The need for and contents of a life cycle management plan for Eskom transmission line servitudes
- Authors: Vosloo, Hein Frederich
- Date: 2009-01-29T12:09:55Z
- Subjects: Eskom (Firm) , Environmental impact analysis , Electric lines , Servitudes , Electric lines management , Servitudes management
- Type: Thesis
- Identifier: uj:14856 , http://hdl.handle.net/10210/1978
- Description: M.Sc. , The transmission system of Eskom occupies approximately 28 000 km of servitude that crosses a number of biomes in South Africa. The management of these servitudes, with respect to the impacts that the system has on the surrounding environment, as well as the effect of biotic, social and natural phenomena on the electrical system, needs to be carefully managed. This study investigates these bi-directional influences to determine which are pertinent to the management to the transmission line servitudes. This study also derives a number of strategic actions and accountabilities for all participating departments in the Transmission Division of Eskom, who are involved in the management of one or more phases of the life cycle of the servitude.
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Development of a Fire-induced Flashover Probability Index (FIFPI) for Eskom transmission lines
- Authors: Frost, Philip Edward
- Date: 2012-05-03
- Subjects: Fire-induced Flashover Probability Index , Eskom (Firm) , Electric lines , Fire risk assessment
- Type: Thesis
- Identifier: uj:2253 , http://hdl.handle.net/10210/4691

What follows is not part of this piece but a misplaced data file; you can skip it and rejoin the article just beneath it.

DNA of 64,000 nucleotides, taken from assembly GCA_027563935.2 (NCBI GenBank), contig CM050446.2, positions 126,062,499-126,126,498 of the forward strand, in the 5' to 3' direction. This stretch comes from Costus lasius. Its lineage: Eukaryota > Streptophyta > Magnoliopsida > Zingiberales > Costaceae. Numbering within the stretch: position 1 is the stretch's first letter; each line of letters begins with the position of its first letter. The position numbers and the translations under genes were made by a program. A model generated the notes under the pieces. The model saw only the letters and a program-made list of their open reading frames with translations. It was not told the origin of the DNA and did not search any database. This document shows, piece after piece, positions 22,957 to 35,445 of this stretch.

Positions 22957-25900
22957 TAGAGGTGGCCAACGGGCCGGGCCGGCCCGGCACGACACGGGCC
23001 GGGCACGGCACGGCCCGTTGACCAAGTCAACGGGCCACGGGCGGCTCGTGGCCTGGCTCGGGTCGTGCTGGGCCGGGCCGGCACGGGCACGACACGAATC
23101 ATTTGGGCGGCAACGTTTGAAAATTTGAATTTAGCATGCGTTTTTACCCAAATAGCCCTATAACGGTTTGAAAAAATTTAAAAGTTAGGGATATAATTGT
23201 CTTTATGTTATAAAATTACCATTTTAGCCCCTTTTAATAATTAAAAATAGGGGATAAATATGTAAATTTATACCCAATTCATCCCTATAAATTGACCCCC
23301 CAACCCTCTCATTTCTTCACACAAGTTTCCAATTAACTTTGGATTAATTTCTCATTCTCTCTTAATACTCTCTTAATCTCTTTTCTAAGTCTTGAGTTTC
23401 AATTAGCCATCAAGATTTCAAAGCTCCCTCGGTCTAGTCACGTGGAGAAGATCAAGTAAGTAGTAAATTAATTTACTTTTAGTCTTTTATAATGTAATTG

- Description: M.Sc. , The need for a fire-induced flashover (power line arcing to the ground) probability index for Eskom transmission (high voltage power) lines became evident soon after the installation the Advanced Fire Information System (AFIS) in 2004. AFIS is a satellite based fire detection system that utilizes polar and geostationary satellite sensors to detect fires as small as 50 m x 50 m in size. As soon as a fire is detected by either, the Terra, and Aqua Moderate Resolution Imaging Spectro-radiometer (MODIS) or Meteosat Second Generation (MSG) geostationary satellites close to any of the 28 000 km of Eskom transmission lines, a cell phone and email text warning is sent out to line managers responsible for the management of the particular section of line affected. Between 3000 - 6000 fires are recorded annually close to Eskom transmission lines with a fire-induced flashover rate of 100 - 150 transmission line trips per year. Fire-induced flashovers occur when the air around high voltage transmission lines are ionised due to a hot flame (> 500° C). As the air becomes conductive, electricity can move from the line to the ground in the form of a lightning flash. Studies have shown that one flashover can cause an average of three voltage depressions (dips) on the electrical transmission system, and each voltage depression can cause damage to a customer’s production ranging between R5000 and R150000 per dip. The aim of this study was to develop a prediction model with the ability to accurately predict fire-induced flashover occurrences on Eskom transmission lines in order to reduce the large amount of false alarms (SMS and email messages) produced annually by AFIS. The prediction model in the form of a probability index was derived from a combination of remote sensing satellite products as well as weather forecast variables. With the MODIS active fire product as base layer, weather forecast variables in the form of air temperature, relative humidity, wind speed and wind direction, as well as topographical elevation and a satellite derived vegetation condition product served as input to the predictor data set of the model, while flashover statistics for 2007 provided the target data set within a Classification and Regression Tree (CART) analysis. iii The prediction capabilities for each of the variables were evaluated based on their prediction accuracy and Receiver Operation Characteristic (ROC) value in terms of the validation data set. Wind speed, relative humidity, wind direction and air temperature were shown to have the highest predictor importance and were used to develop the probability index calculated from a logistic regression analysis. The Fire-induced Flashover Probability Index (FIFPI) was tested through simulations of predictor variables and was also compared to existing Fire Danger Indices (Willis et al. 2001). The FIFPI was able to outperform most of the standard Fire Danger Indices (FDI’s) with only the McArthur Grassland Index (MK 4) which demonstrated some prediction capability. The importance of wind direction as an environmental component in the prediction of flashovers became clear as it tended to decrease the misclassification rate from 4.45% when only wind speed, relative humidity and temperature were used to 3.87% when wind direction was added. The research has shown that wind speed, wind direction, relative humidity and temperature can be used as an indicator of possible fire-induced flashovers underneath Eskom transmission lines. However, additional research is needed to verify the results from 2007. Ideally at least 3 years of data should be used.
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